40,000 form human chain around the ZAD
If any more proof is needed that direct action works, take a trip to Nantes in western France.
Fifteen or so miles outside the city, the regional authority backed by the French national government, has been trying to build “Nantes International” Airport. It claims it is required to replace the single runway airport in the city in order to attract investment into the area. The opponents commissioned their own study which refuted those claims. They also point out that Nantes is just a little over two hours by fast train from Charles de Gaulle Airport in Paris. The new airport is dismissed as little more than an ego project of the former major of Nantes, Jean-Marc Ayrault, now the Prime Minister of France. It has been dubbed ‘Ayrauoport’.
Last weekend (11th May) I was one of the 40,000 or so people who formed a 25 kilometre-long human chain around the site of the airport. The huge numbers have been inspired by the direct action of last winter. During the winter months there were tear-gas battles in the woods as police fought to remove hundreds of young protesters who had set up make-shift homes in support of the local community. The courage of the protesters from the self-styled ZAD as they resisted the police in the bitter cold and driving rain of last winter both cemented their support in the local community and inspired people from around France and beyond.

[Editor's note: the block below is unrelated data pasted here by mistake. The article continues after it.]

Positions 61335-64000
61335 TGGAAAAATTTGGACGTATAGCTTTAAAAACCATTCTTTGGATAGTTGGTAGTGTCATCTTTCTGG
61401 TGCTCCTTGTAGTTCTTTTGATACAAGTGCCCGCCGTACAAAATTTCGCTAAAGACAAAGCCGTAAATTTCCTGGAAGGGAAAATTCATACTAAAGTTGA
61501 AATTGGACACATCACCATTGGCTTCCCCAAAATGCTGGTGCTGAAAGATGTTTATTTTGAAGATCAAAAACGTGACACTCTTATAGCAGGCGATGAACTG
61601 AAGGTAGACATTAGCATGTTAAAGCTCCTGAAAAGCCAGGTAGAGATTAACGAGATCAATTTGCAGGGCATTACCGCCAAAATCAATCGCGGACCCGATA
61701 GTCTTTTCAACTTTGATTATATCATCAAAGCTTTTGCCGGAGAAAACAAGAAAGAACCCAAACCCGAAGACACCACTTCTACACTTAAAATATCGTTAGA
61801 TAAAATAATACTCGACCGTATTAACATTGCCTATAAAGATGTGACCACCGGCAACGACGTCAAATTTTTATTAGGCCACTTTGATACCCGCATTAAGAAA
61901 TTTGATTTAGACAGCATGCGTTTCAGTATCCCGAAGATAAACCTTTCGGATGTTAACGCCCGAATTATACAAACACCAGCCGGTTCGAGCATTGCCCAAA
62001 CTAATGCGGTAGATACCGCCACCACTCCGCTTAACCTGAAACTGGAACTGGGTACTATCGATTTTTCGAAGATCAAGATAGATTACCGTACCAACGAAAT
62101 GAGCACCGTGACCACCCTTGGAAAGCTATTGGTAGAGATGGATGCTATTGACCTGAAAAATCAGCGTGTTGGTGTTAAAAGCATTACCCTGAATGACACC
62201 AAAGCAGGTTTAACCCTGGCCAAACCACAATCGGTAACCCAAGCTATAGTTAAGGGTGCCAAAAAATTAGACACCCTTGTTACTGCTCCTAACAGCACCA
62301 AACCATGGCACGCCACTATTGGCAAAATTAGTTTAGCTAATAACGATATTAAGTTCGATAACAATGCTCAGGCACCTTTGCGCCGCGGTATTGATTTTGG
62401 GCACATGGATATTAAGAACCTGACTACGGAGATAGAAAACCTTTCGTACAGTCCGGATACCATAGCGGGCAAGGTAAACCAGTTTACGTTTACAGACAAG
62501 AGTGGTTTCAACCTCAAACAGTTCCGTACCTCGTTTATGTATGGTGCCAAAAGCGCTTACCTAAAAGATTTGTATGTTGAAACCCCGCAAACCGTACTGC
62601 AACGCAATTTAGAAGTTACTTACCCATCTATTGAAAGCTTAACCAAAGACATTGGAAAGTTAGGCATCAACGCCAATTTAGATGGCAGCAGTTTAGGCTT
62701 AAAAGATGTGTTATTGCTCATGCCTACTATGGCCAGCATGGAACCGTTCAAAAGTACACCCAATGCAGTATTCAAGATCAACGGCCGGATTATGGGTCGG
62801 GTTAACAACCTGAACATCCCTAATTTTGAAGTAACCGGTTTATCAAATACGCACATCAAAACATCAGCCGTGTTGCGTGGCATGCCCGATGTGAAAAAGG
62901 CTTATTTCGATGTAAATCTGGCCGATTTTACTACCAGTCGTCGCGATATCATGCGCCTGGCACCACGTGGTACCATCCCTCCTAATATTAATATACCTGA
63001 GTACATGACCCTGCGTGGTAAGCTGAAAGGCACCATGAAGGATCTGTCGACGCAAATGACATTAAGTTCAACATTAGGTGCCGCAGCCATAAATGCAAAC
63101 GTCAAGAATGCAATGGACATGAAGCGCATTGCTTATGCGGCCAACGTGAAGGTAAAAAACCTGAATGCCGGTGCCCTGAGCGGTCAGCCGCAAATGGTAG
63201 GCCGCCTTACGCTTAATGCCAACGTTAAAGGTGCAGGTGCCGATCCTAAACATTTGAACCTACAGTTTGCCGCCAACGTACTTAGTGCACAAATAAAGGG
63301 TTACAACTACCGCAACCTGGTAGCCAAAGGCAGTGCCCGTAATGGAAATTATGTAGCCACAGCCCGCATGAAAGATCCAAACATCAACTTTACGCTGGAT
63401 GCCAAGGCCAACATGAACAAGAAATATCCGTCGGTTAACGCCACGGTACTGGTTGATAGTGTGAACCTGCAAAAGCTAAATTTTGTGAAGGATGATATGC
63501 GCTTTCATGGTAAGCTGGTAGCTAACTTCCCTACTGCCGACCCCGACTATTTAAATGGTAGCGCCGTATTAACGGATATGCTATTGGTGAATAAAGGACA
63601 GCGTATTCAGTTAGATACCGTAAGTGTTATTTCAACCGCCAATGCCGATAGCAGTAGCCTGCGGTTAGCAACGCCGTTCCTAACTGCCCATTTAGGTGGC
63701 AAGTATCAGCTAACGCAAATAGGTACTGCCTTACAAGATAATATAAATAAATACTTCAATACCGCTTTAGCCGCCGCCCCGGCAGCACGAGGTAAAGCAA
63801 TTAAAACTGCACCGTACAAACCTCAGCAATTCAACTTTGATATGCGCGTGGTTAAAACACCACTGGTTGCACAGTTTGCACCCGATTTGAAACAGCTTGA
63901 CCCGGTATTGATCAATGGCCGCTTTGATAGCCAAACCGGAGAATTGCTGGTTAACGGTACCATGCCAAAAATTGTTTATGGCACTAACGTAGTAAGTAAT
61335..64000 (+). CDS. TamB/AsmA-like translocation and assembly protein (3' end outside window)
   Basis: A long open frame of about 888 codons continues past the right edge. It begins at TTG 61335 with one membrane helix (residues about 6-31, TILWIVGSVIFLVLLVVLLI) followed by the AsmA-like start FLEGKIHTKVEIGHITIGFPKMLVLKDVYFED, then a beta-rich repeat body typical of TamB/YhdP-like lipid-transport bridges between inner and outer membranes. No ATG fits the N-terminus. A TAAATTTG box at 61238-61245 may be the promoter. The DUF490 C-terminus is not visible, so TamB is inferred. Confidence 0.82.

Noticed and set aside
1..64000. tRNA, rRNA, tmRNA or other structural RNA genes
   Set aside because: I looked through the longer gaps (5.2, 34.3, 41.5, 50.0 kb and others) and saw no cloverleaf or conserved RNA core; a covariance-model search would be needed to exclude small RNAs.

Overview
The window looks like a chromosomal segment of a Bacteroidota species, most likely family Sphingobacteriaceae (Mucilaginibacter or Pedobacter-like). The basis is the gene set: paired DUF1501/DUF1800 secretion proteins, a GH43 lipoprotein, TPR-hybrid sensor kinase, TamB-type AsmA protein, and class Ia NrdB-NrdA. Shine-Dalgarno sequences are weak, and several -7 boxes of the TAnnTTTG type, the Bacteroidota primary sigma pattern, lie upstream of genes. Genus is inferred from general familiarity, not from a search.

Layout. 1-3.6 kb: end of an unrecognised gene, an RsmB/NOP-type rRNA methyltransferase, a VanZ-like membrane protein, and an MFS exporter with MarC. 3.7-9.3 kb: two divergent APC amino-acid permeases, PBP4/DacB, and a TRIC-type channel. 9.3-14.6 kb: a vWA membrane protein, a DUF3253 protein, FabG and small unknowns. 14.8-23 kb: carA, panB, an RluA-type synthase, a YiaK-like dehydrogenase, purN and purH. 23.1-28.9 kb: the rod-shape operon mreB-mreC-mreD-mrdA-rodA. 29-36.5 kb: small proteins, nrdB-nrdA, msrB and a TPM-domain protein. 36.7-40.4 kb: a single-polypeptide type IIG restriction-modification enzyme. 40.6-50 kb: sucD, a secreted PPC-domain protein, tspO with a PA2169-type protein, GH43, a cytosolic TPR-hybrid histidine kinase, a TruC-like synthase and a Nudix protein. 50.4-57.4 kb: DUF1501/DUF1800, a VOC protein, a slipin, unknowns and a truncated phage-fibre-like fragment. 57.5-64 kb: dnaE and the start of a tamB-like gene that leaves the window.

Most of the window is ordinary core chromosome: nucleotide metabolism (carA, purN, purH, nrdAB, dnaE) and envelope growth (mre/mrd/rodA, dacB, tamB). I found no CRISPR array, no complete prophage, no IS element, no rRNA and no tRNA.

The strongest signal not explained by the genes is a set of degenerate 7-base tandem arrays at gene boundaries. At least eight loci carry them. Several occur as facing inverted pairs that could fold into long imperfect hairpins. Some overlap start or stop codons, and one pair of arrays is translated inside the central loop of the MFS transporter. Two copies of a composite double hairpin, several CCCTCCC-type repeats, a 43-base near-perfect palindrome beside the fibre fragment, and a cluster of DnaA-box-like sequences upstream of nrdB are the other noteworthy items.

Now there are support groups, called “committees”, in 200 towns and cities. Each group stages demonstrations in their own towns and lobbies politicians in their own areas in support of the Nantes campaigners. Hardly a week goes by without one of the committees cycling or walking through France to the site of the proposed airport. Last weekend on my way back from the protest I spied a billboard in Le Mans– over 100 miles from Nantes– opposing the airport.
The ZAD resistance followed on from the 28 day hunger strike staged last year during the presidential election campaign by four peasant farmers against the plan to evict them from their properties.
The local community has fought a great campaign over the years – and recently won an important court case in the courts where the judge ruled that the airport’s promoters had failed to carry out proper flood plain and environmental assessments of the project, as required by the European Union. The campaigners believe that the ruling from the court may provide a way for the Government to drop the airport and save face. But the reason the Government is under so much pressure is because of the way that direct action – the hunger strikes and the resistance from ZAD – electrified support from across France. No wonder there was such a carnival atmosphere last Saturday. We were holding hands around an airport that will probably now never be built.